One of the most difficult jobs in the world is being a mother, and anyone who says otherwise is a ridiculous person. Not only are mom’s bodies shifted and shocked in a million different ways during pregnancy, but they also have to raise, nurture, and teach tiny human beings.
They often have to face difficult realities about life in order to do all of the above. “Before I was a mother, I thought that nothing was really finite,” says Sarah K., a mother of four. “Something horrible would happen to me like my car would break down, and I would lose my job, but the stakes never really seemed that high. Now, with children, I feel the weight of every single choice and move I make, because I understand how damaging it can be for them if I don’t have my life together.”
Here, 12 mothers share one major lesson having a child has taught them. Their answers are beautiful, moving, and hilarious all at once.
1. “Nothing in my life would ever not factor my daughter in.”
“Having a daughter taught me that life is no longer about me. Not even in the sense that I couldn’t go out with my girls on a Friday, but that nothing in my life would ever not factor her into it. For example, one of my boyfriends at the time had left me really abruptly, and I realized I wasn’t able to go out with my friends and cry away my pain into a glass of wine, I needed to stand and be strong for myself—and have wine only after she’s gone to bed.” – Caroline, 34
2. “I need to take better care of myself.”
“I used to drink sodas and eat fast food every day, and even though I didn’t notice it at the time I was poisoning my body. Once I became pregnant and had my daughter, I realized I couldn’t be feeding her McDonald’s every day. I also realized that if something so perfect came out of my body, I needed to take better care of it. I stopped drinking soda and now I do yoga and exercise at least five days a week.” – Cheri, 29
3. “You don’t know shit about anxiety until you have a child.”
“If you thought you knew what it was like to be nervous, the truth is you don’t know shit about anxiety until you have a child. I have a 4-year-old and a 9-year-old, and I’m always afraid of the toddler getting into cleaning supplies or falling down something. It honestly keeps me awake at night! ” – Corrina, 31
4. “I can’t let men treat me like crap.”
“I think I learned a valuable lesson about how I expect men to treat me. I would always let men treat me like crap. After I had a daughter five years ago, I realized I would never let someone treat her that way, so I started to respect myself more.” – Kelsey, 26.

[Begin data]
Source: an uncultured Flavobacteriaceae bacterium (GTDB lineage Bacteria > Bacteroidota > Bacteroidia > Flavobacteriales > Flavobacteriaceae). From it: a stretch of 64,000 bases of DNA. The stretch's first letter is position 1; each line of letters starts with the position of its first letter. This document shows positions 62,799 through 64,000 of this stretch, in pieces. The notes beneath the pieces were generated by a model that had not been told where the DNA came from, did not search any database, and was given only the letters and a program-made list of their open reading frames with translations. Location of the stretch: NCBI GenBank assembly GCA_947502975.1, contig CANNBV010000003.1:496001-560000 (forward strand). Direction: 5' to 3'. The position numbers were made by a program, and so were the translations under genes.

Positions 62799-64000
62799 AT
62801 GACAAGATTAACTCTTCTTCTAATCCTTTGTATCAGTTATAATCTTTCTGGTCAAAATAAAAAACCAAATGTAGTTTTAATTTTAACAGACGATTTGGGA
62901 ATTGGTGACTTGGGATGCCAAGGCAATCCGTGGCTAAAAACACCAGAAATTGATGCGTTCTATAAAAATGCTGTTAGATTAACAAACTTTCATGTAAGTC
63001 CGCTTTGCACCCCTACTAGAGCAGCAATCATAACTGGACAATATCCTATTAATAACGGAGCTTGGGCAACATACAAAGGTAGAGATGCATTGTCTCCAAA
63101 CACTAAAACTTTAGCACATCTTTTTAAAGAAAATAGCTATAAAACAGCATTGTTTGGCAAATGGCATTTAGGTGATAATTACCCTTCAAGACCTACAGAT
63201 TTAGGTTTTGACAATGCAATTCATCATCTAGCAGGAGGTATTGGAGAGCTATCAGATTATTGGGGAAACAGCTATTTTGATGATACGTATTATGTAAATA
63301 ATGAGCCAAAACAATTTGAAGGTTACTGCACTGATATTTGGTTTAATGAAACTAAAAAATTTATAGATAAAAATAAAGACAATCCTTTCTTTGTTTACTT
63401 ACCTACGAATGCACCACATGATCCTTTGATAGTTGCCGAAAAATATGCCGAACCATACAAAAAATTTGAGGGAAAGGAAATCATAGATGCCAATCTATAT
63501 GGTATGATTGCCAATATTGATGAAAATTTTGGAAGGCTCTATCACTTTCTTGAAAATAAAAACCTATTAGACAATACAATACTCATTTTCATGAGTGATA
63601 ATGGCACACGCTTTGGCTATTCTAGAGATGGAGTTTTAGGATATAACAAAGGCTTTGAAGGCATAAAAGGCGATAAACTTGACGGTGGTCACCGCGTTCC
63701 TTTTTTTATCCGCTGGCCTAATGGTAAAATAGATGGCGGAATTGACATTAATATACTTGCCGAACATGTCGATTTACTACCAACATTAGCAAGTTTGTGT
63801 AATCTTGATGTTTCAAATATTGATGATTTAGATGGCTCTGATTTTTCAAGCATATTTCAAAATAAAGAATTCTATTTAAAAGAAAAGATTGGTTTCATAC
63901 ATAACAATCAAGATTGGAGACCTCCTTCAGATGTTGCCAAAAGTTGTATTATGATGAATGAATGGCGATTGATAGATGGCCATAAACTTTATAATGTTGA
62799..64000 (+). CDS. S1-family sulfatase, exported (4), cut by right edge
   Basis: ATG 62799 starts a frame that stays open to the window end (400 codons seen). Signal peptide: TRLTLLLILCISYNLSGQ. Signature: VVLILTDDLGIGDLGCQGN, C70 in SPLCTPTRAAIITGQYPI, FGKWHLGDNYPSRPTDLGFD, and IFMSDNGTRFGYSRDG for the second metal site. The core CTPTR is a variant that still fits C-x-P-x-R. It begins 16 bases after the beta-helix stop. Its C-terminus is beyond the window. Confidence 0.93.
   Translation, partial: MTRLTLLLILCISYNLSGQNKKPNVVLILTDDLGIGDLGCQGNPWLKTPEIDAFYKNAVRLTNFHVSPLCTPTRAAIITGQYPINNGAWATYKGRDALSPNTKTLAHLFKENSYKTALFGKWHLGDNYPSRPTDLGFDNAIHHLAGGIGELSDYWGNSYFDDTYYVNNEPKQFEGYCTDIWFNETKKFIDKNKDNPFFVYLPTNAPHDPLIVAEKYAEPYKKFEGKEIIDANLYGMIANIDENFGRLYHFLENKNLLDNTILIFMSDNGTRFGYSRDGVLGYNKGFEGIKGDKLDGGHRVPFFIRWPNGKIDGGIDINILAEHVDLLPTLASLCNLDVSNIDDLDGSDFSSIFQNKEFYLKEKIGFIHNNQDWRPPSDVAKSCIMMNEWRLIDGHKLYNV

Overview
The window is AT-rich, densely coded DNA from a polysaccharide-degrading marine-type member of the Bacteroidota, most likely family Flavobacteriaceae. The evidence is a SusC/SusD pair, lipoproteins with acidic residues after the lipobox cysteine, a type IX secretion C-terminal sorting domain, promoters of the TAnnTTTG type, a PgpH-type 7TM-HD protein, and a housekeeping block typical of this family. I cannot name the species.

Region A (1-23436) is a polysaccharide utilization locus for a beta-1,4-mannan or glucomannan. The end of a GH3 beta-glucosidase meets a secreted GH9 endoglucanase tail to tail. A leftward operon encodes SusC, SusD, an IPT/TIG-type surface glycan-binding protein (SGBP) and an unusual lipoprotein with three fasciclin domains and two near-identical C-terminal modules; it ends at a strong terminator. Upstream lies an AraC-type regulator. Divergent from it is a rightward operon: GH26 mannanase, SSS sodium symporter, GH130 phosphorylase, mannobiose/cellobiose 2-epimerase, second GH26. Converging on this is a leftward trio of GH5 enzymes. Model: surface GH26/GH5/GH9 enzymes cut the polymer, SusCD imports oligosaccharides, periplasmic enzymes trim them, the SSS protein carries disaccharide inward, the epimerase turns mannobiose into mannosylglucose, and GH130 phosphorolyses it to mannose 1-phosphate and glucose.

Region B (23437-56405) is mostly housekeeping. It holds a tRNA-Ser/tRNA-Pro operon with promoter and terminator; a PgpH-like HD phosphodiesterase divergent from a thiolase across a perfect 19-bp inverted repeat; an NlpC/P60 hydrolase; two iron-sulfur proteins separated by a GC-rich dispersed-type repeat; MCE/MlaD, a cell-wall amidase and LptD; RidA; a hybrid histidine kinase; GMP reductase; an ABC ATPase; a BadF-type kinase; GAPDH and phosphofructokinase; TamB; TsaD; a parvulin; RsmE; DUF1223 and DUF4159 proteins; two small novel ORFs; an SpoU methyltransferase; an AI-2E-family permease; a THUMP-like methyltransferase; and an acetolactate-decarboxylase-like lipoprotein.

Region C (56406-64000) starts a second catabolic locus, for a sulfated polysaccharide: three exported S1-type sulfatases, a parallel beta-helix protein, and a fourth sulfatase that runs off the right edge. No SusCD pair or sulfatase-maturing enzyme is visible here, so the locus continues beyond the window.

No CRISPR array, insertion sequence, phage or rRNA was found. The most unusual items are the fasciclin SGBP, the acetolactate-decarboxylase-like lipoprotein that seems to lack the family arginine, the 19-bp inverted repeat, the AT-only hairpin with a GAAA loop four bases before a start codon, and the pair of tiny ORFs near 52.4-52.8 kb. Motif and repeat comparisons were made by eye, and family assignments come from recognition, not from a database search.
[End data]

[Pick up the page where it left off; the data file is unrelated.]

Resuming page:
5. “I have to show my son how to treat women.”
“I was in the grocery store, and a guy commented on my lipstick, basically saying, ‘What I wouldn’t give to kiss those lips!’ Later on, whenever my 6-year-old would see a girl wearing lip gloss, he would make a comment about whether or not she looked pretty. It was jarring to see that I had to be the example for him to stop objectifying women.” – Paula, 25
6. “I need to be strong for myself—and for my kids.”
“I am the only person who can empower myself. Before becoming a mother, I would rely on everyone but me to accomplish the things I wanted in my life. I decided I was going to go back to college and start taking online classes, because it was always a dream of mine to get my degree in English. I realized that I needed to be strong for me if I wanted my kids to do the same.” – Joanne, 40
7. “Yelling gets me nowhere.”
“In business meetings, when one of my employees would not meet expectations, I would fly off the handle and scream at them. Then, after having two boys, I realized just how bad screaming is to get my message across. In the grocery store, people will look at me like I’m insane if I scream at my kids! Speaking in a more leveled voice gets me farther both in the office and at home.” – Kristil, 29
8. “Always keep tissues on hand.”
“Motherhood has taught me to always keep tissues and hand sanitizer in my pockets—at all times.” – Morgan, 26
9. “I’ve learned a lot about diffusing fights. I should be a diplomat!”
“Being a mother to four taught me a lot about diffusing fights and any awkward situations. Like if someone gets a reward for getting an A on a report card and gets a toy and another child doesn’t. Or if one child has a more elaborate birthday party than the others, I have to field 30 questions about why. I have become an expert at conflict resolution—sometimes, I feel like I should be a diplomat.” – Rachel, 35
10. “I have to love myself first.”
“I used to have the worst self-esteem. Like if a guy would call me up and ask me if I wanted to have sex purely in a casual way, but I wanted more, I would say yes, because I didn’t think I was worthy of anything beyond what someone was willing to offer me. But I think so highly of my children, I had to start thinking highly of myself. They came from me.” – Barbara, 32